That’s where I come in, as justice is the theme of Oracle. I found out more when I had a chat with Sharon Hartles, of the Open University’s  Harm & Evidence Research Collaborative (HER​C).  She is also a member of the British Society of Criminology (BSC) and a researcher and postgraduate with the University of Strathclyde. A published critical criminologist, Sharon is currently conducting research on Primodos.

As I understand it, too often the crimes of the powerful are difficult to address under our current law and legal system, referred to as ‘black letter law’.  Actions which have a harmful impact on  others in society, like ignoring safety regulations ( or watering them down ) in pursuit of profit, or despoiling the planet, are not ‘crimes’ in law ( though they may breach certain regulations ). As an example, even after the appalling events at Grenfell Tower there are still no prosecutions and, indeed, it is becoming difficult to find a ‘crime’ with which to prosecute anyone, individually or as representing an institution or corporation. Yet facts were known, the wishes of the residents were ignored and the likelihood of fire foreseen.

Thus, events like Grenfell become referred to as a ‘tragedy’ or a ‘tragic accident’, yet they were foreseeable and avoidable and these events and others like them will continue to occur until the law adapts to make punishment of those who enable such events both possible and direct. Zemiology presupposes that isn’t likely to happen, as the powerful have co-opted the law and the legal system to protect their power and interests. An idea not unfamiliar to readers of Plague.

Sharon was a mine of information about this new discipline. I think it’s going to have to feature somewhere in Oracle, probably among the young idealists protesting against environmental damage who Cassie encounters at Delphi. Perhaps the charismatic protest leader is a zemiologist? We shall see.

I await the return of the final edit of Oracle, which has to be fully revised and returned to Claret Press by 31st January, complete with drawn image. I sketched the Palace of Westminster for the pages showing the start of each ‘daily’ section in Plague and I have undertaken to do something similar for Oracle, as that too is organised over a small number of days. Something I’ll be thinking about over the Christmas period.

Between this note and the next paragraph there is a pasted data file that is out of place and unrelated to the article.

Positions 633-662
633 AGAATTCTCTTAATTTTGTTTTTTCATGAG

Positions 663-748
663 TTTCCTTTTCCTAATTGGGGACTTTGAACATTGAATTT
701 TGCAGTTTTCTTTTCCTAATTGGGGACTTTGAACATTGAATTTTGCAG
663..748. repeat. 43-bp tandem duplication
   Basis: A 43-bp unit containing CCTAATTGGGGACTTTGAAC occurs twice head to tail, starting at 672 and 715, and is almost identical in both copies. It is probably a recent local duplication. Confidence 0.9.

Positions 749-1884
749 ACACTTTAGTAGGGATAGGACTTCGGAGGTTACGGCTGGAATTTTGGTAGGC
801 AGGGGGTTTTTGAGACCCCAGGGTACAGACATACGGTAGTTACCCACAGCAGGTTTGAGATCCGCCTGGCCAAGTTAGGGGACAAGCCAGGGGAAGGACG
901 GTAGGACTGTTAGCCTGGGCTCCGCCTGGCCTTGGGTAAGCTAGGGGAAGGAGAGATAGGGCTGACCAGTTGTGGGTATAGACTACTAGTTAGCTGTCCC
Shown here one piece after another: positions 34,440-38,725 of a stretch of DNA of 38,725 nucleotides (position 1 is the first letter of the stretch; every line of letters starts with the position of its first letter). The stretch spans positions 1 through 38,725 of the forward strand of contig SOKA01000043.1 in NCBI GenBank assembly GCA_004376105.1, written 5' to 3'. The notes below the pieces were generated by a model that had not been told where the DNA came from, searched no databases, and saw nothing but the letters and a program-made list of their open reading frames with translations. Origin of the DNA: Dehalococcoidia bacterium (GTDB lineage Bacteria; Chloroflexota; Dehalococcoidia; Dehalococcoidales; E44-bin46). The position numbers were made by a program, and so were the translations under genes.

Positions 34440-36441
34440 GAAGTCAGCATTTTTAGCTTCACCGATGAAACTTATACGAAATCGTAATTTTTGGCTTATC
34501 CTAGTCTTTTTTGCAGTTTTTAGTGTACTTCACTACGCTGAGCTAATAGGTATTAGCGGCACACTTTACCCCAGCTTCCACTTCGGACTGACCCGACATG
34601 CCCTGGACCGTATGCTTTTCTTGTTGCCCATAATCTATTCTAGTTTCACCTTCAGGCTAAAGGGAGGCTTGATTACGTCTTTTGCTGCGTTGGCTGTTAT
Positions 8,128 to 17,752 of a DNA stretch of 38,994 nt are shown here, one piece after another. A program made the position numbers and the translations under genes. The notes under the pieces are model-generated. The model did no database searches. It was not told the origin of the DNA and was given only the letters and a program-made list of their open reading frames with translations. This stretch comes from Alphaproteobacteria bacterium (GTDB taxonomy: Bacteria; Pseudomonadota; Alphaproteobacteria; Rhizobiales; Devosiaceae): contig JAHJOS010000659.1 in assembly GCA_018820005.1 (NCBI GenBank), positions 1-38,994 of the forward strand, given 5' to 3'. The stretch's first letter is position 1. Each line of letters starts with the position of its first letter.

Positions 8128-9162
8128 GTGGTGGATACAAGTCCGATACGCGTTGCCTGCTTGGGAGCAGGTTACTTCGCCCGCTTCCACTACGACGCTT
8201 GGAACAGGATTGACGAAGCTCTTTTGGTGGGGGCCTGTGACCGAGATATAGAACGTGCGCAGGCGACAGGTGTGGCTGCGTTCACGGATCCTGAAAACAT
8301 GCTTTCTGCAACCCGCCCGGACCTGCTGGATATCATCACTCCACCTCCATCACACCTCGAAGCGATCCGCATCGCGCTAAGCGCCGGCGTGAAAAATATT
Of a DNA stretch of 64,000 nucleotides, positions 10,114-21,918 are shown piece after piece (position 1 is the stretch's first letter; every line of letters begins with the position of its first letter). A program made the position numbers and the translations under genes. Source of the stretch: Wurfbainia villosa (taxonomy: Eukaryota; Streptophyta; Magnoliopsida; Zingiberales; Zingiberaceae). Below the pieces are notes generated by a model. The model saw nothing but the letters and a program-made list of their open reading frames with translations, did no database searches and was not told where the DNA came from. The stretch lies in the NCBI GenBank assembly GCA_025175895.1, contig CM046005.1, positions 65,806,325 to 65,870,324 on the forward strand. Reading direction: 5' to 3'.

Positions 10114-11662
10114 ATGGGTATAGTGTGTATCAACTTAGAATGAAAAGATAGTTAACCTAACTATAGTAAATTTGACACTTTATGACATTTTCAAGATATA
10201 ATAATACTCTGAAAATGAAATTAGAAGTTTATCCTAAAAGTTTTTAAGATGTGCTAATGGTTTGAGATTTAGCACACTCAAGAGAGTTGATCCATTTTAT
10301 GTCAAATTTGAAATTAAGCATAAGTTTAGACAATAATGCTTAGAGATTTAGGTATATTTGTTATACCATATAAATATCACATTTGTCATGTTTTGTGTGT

Good news from elsewhere, however, as I learn that the recording of the audiobook of Plague has begun. I will write separately about this as it nears completion, suffice to say for now that Essential Audiobooks of New York are producing the audio book which is being read by actress, voice coach and associate of the Royal Shakespeare Company, Alison Bomber.  Alison has just moved to the Czech Republic, but is already working on the recording.  More on this later.

For now, may I wish everyone reading this a happy and peaceful Christmastide, where ever and with whomever, you are managing to keep it. Here’s hoping for a much better 2021.

 

And rest…

Phew! I finally get to look forward to Christmas after the whirlwind of activity – talks, discussions, events, giveaways – which has accompanied the publication of my first crime thriller back in September. All something of an eye-opener to this writer, whose adventure books set in 13th century Spain never generated this much activity and interest. Even in a world reduced by COVID I’ve been very, very busy, almost always online. It’s been tremendous fun, by and large, and I’ve worked with and met some great people, online, on social media and, not least, the readers of my book.

I’ve learned what to avoid  – the number of ‘umms’ and ‘ers’ in my delivery when I was talking to my own slides, unable to see myself or others last Wednesday for the Libraries, was excruciatingly embarrassing. Nonetheless, it prompted contact from a U3A crime fiction reading book group who have chosen Plague as their book for March and want me to do a talk for them, which I’m happy to do.  The Royal Borough of Kensington and Chelsea and Westminster people also seemed pleased, they have asked me to do another talk in January, this time about ‘Politics and Prose’ – political fiction in a time of increasing citizen journalism and social media commentary. That’s something I’ve blogged about in the past ( see Stories of Democracy on The Story Bazaar web-site ). The more one does, the more one is asked to do.

I’m beginning to realise that what works well is behaving naturally, and letting my genuine enthusiasm shine through. I’m definitely more comfortable when interacting, either with other speakers or with questioners.  That is, in part, why the Secrets of Subterranean London discussion worked so well. If you haven’t watched it, you can find a link here and on the Events page.

It is the first in a series which Claret Press hopes to produce and Claret’s number of subscribers increased after the broadcast. The second, on Crony Capitalism, is  scheduled for January and I’ll be taking part, with a well-known economist and an activist ( names cannot yet be revealed but I’ll be writing about them and it nearer to the event ). Siphoning public funds into the pockets of allies and associates is, of course, one of the corruptions taking place in Plague, as Cassie says to the villain on page 246 ‘You’re ensuring the contracts go to the right companies so you can reward your friends and allies…’  Its topicality astonishes me still.